Why the Giants’ 2016 Season Looks a Lot like 2002

Following the 2001 baseball season the San Francisco Giants faced a challenging problem: how to retool a 25 man roster that had a solid core of talented players but still lacked a number of critical pieces.

That Giants teamGiantsCove logo also had a recent history of success, making the post season twice in the previous five years.

In 1997 the Giants lost the League Division Series 3-0 to the Florida Marlins, and in 2000 they again lost the LDS, this time 3-1 to the New York Mets.

That’s when General Manager Brian Sabean did something the San Francisco Giants rarely ever do: he acknowledged the team’s needs and signed several free agents (along with making several trades), going all in with the goal of playing in the 2002 World Series.

Flash forward to the end of the 2015 season, when the Giants found themselves in almost the exact same circumstances as 2001. Recent success, but a team with a growing number of significant issues.

And, remarkably, this off-season San Francisco did something they haven’t done in 14 years—they acknowledged their line-up and pitching needs and spent the money needed to address those needs.

brian-sabeanThis time around it’s General Manager Bobby Evans and team Executive Vice President of Baseball Operations Brian Sabean who signed free agents Johnny Cueto (6 years, $130 million), Jeff Samardzija (5 years, $90m), and Denard Span (3 years, $31m).

That $251 million is the most off-season money the Giants have spent in franchise history. And the money commitment was long overdue at a time when the San Francisco Giants are one of the top five wealthiest professional sports franchises in North America.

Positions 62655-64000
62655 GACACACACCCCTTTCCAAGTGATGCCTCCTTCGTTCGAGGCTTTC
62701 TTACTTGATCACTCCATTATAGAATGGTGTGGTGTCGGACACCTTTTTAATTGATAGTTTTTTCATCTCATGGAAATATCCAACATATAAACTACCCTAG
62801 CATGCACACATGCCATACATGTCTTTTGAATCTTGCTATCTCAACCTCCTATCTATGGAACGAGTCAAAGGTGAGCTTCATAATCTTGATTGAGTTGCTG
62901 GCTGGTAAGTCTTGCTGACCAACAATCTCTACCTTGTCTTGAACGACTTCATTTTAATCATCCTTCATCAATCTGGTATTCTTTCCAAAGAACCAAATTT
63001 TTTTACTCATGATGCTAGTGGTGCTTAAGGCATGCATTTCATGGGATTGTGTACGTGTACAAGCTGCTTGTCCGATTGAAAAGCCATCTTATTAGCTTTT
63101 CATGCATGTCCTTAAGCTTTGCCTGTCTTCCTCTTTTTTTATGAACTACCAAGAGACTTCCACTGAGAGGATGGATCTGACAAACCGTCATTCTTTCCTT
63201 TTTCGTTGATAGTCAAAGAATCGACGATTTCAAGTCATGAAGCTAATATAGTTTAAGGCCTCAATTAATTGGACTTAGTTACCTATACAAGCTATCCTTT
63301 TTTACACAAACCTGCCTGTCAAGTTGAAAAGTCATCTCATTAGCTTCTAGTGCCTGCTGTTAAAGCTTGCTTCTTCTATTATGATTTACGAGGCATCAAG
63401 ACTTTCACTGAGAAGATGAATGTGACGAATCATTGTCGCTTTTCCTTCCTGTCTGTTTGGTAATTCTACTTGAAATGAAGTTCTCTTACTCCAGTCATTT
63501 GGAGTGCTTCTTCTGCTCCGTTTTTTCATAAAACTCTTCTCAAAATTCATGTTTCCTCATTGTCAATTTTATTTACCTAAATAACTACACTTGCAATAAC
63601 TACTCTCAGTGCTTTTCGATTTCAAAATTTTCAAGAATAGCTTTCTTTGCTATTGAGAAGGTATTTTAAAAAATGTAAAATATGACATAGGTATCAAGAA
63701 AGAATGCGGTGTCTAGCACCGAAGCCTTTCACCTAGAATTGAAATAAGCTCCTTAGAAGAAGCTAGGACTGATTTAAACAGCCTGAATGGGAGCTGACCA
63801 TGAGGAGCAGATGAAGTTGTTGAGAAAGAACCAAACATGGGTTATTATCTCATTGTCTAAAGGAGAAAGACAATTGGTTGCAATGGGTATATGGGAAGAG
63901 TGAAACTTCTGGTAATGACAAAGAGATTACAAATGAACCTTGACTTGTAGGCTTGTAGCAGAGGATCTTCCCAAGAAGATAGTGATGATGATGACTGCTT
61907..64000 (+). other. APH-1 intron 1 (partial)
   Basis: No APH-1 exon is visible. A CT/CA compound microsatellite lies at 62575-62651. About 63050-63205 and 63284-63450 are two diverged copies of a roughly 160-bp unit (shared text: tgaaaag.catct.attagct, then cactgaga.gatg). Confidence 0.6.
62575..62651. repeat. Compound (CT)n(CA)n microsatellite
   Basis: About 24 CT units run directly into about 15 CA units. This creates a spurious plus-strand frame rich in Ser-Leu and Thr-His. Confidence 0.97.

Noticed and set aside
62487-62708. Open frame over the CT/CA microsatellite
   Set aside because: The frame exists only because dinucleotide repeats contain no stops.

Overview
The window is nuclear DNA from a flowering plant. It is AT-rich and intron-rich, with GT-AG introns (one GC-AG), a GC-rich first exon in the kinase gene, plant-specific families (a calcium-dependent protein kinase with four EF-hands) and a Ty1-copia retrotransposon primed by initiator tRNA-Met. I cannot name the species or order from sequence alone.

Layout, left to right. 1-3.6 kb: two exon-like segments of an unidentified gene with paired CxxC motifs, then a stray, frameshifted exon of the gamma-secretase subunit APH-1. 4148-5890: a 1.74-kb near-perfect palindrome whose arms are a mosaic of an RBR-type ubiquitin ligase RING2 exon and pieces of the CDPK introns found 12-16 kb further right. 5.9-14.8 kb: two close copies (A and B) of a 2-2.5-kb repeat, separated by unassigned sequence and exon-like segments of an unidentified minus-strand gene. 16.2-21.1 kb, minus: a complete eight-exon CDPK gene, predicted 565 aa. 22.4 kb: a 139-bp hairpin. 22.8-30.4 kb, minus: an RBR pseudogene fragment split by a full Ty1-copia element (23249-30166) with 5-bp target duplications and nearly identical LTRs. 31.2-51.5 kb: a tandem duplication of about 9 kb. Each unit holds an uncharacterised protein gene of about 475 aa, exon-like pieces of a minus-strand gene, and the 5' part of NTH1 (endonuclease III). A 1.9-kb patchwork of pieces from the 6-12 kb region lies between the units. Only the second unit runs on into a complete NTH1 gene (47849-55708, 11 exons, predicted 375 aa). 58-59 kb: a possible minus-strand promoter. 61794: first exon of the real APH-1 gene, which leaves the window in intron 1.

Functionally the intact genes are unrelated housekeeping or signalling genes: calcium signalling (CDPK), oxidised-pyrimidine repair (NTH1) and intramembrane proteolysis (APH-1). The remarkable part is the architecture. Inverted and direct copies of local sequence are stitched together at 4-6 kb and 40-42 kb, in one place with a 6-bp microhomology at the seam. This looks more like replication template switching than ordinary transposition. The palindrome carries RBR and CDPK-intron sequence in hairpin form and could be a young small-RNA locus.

Recalling 2001, it is striking how similar the scenarios were.

The Giants needed another top of the rotation starter to join Russ Ortiz, who pitched 218.2 innings in 2001, posting a 1.271 WHIP and a 3.29 ERA.

They had traded for starter Jason Schmidt at the July 2001 trade deadline, but Schmidt was now a free agent. Also a free agent was the Giants’ starting catcher, Benito Santiago.

Changes were also needed at third base (Ramon Martinez, .676 OPS) and center field Calvin Murray (.674 OPS).

Productive right fielder Armando Rios went to the Pirates with pitcher Ryan Vogelsong in the trade for Schmidt. Right field was now a black hole, with bench player John Vander Wal and aging former superstar Eric Davis filling in the innings.

Within the space of about a month and a half, Brian Sabean had solved each of these issues:

On December 7, 2001 the Giants signed free agent Benito Santiago to a $3.8 million two-year deal.
On December 16th the Giants traded pitcher Shawn Estes to the Mets for center fielder Tsuyoshi Shinjo.
On December 18th Sabean signed free agent starter Jason Schmidt to a five year $41 million deal.
On January 8, 2002 San Francisco signed power-hitting free agent right fielder Reggie Sanders to a one year $1.75 million contract.
On January 25th the Giants traded infielder Desi Relaford to the Seattle Mariners for third baseman David Bell.